[Page 24] But altho Vzziah was the first, you will find he was not the last that was so set up. But before we come to speak of them, we will consider one Passage in the Reign of Vzziah; and that is, his going into the Temple to burn Incense; which being against the Law, we will see a little how the Priests demean themselves, and whether they thought they were ob­lig'd to sit still if they could not persuade him off it, and rather suffer him to do it, than resist him. But by the Preparation Azariah the High-Priest makes for a Scuffle, I fancy he did not understand the Doctrine of Passive Obedience; for the Text tells you, 2 Chron. 26.17. that Azariah enters after the King, with four­score Priests which were valiant Men: But what occa­sion he had for such a Train, or why their Valour should be so particularly taken notice of, if they were to have no use of it, but were to submit, I can­not so easily conceive. But the 18th Verse says, they did actually oppose the King, and bid him get him out of the Sanctuary, for he had nothing to do there. Nay, in the 20th Verse they do thrust him out; but that indeed was after the Leprosie was come out upon him. But altho this Story might af­ford several Inferences which would not be beside our present Question, yet they are so very obvious, that I may trust my Reader to make them; there­fore shall proceed, and must own, that from Vzziah to Josiah, there is no express mention of the Peoples interposing, or setting up of Kings; but upon Amon's Murder, you see, they did take upon them; for you will find it both in 2 Kings 21.24. and 2 Chro. 33.25. But the people of the land smote those that had conspired against King Amon; also the people of the land did [Page 25] make Josiah his Son King in his stead. And I hope it may be said, that God Almighty did approve their Choice, he being the best King and the best Man that we read of in the whole Catalogue of the Kings of Judah; he performing his Duty both to God and his People so very well, it would have been a shame to his Subjects, if they had not requited him, by pay­ing him all that Observance and Duty to which he could have any Pretence. But altho he may be an Example to the best of Kings, the Scripture giving him this Eulogie, And like unto him there was no King before him, that turned to the Lord with all his heart, and with all his soul, and with all his might, according to the Law of Moses: Neither after him arose there any like him: Yet from him we may best learn what an intolerable Mischief a Wicked King is; for tho Josiah was so very good, yet there was an old Arrere of his Grandfather Manasseh, that all his Vertue and Goodness could not clear: For, Notwithstanding the Lord turned not from the fierceness of his great wrath, wherewith his anger was kindled against Judah, because of all the provocations that Manasseh had provoked him withal: And the Lord said, I will remove Judah out of my sight, as I have removed Israel; and will cast off this City Jerusalem, which I have chosen, and the House of which I said, My Name shall be there, 2 Kings 23.26, 27. Therefore what Reasons have both Church and State to deprecate such a King as will infallibly intail Ruine on both? For you see, that God's House, even that House that he had chose to set his Name there, shall be involved in the common Destruction. Therefore were I to add a new Clause to the Litany, it should be, From such a King as Manasseh, Good [Page 26] Lord, deliver us. But above all, we ought to be fearful of, and pray against an Idolatrous and Bloody King; for those are the two Crimes with which Ma­nasseh is particularly charged, and which hastned the Captivity of Judah, and consequently shortned the Life and Reign of the good and beloved Josiah, to whom it was particularly promised as a Blessing, that he should not live to see the Ruine and Desolation that was to be brought on the Nation after his Death. After which, the people of the land took Je­hoabas the son of Josiah, and made him King in his fathers stead in Jerusalem, 2 Chron. 36.1. and 2 Kings 23.30. But altho he inherited his Father's Kingdom, it seems he did not his Vertues; for it follows in ver. 32. That he did evil in the sight of the Lord, and so his Reign was very short; for Pharaoh Necho makes him a Prisoner, and carries him into Egypt, and makes his elder Brother Jehoiakim King in his stead; in whose days the King of Babylon first came up against Judah; and after his death, Jehoiachin succeeds, whom Nebuchadnezzar carries to Babylon, and makes Zedekiah King, in whom the Succession was quite inverted, (for he was Uncle, and not in the Direct Line;) and the Monarchy also ending with him, I should here have concuded this Part of my Discourse, but that I cannot omit one Obser­vation, and that is, That there were several Kings of Judah alive at the same time: It is certain Two, Jeconiah and Zedekiah; but for any thing I know, there might be Three; for we do not read of the Death of Jehoahas, who was carried Prisoner into Egypt; and by his Age I'm sure he might survive Zedekiah's carrying to Babylon; for he was but Twen­ty [Page 27] three Years old when he began to reign, and his own Reign, with all the Three Kings that succeeded him, do not make Twenty three Years more before the Captivity. But now I would fain know, what the Royalists of our Age would do in such a Case, and which of the Three they would own? For there was great Variety; One set up by the People; the second, as Heir to him whom the King of Egypt had set up; and the third, set up by the King of Babylon. But I do not find, that the Jews had any such Scru­ples at that time, but always obey'd them which were in possession (as long as they were so) let them be set up by whom they would; and the Scripture gives them the same Epithete, they are all called Kings, without ever disputing their Titles. Nor are the People reproved for obeying Zedekiah, altho they knew that Jehoiachin (who had certainly the better Title, and had also reign'd as King) was alive. But altho the People are not rebuked for submitting to Zedekiah, whom Nebuchanezzar had set over them; yet Zedekiah is for not obeying the King of Babylon, to whom he had past his Word that he would: So that we may see, that Kings are obliged by their Oaths and Promises, as well as other Men.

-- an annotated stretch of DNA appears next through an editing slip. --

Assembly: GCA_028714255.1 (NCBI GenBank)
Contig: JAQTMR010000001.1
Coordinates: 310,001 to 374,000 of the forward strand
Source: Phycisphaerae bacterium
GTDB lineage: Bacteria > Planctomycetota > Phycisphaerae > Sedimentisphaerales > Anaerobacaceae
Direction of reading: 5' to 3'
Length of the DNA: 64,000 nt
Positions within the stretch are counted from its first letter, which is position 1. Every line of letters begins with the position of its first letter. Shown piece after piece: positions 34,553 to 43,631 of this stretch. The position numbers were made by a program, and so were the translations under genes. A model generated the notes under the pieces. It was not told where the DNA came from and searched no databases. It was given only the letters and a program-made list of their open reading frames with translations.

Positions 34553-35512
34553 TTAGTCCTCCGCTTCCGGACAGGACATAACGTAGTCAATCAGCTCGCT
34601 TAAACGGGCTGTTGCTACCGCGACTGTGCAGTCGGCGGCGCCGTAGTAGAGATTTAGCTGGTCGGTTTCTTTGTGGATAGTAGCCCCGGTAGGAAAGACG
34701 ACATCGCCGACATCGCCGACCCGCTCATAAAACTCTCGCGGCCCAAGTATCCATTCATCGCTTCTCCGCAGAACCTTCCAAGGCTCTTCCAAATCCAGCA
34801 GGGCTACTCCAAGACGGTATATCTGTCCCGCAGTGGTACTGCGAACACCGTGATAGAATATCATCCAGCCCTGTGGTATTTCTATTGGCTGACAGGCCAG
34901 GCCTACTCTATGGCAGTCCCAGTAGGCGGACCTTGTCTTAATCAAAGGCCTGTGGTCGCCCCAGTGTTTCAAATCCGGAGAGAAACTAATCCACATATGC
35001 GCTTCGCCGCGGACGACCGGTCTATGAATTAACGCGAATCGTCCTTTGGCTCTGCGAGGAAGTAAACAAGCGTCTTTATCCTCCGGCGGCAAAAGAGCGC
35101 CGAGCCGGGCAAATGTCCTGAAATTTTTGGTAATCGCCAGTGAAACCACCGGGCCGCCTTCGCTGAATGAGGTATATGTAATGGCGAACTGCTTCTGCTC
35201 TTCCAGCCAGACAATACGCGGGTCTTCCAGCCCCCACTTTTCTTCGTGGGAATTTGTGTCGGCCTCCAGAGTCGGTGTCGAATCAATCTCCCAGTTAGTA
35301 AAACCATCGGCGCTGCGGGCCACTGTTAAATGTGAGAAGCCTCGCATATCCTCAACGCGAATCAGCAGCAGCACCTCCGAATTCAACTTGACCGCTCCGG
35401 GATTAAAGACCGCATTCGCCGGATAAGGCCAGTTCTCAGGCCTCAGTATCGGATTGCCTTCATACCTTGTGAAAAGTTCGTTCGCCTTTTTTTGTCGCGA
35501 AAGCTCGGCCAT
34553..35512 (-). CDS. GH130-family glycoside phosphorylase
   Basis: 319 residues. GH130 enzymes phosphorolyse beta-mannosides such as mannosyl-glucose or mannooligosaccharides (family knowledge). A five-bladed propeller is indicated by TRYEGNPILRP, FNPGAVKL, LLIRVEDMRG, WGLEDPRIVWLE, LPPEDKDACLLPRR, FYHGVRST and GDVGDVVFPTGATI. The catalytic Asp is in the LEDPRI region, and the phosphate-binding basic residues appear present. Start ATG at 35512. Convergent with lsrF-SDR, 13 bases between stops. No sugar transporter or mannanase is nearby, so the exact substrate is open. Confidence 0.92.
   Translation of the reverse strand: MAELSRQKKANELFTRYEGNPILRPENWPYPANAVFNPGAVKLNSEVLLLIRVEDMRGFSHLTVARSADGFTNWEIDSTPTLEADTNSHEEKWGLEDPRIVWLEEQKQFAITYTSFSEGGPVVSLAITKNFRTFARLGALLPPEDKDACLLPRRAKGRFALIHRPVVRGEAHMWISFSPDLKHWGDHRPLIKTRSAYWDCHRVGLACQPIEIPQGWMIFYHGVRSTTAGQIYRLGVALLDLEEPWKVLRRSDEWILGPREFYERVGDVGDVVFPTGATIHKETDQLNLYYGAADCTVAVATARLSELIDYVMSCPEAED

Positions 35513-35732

Which brings me to my third Particular I was to prove, which is, That at the first setting up of Kings among the Jews, their Power was not Absolute; but that they were obliged to certain Covenants and Conditions. And altho I will not pretend to prove it of every indivi­dual King; yet if I can do it of the first and second, and also the solemn repeating of it after an Inter­regnum, I shall hope I have done all that can be ex­pected from me: For whoever succeeds to a Crown, [Page 28] is supposed to take it on the same Conditions his Pre­decessors had it; which it would be superfluous for the Story to repeat every time. III.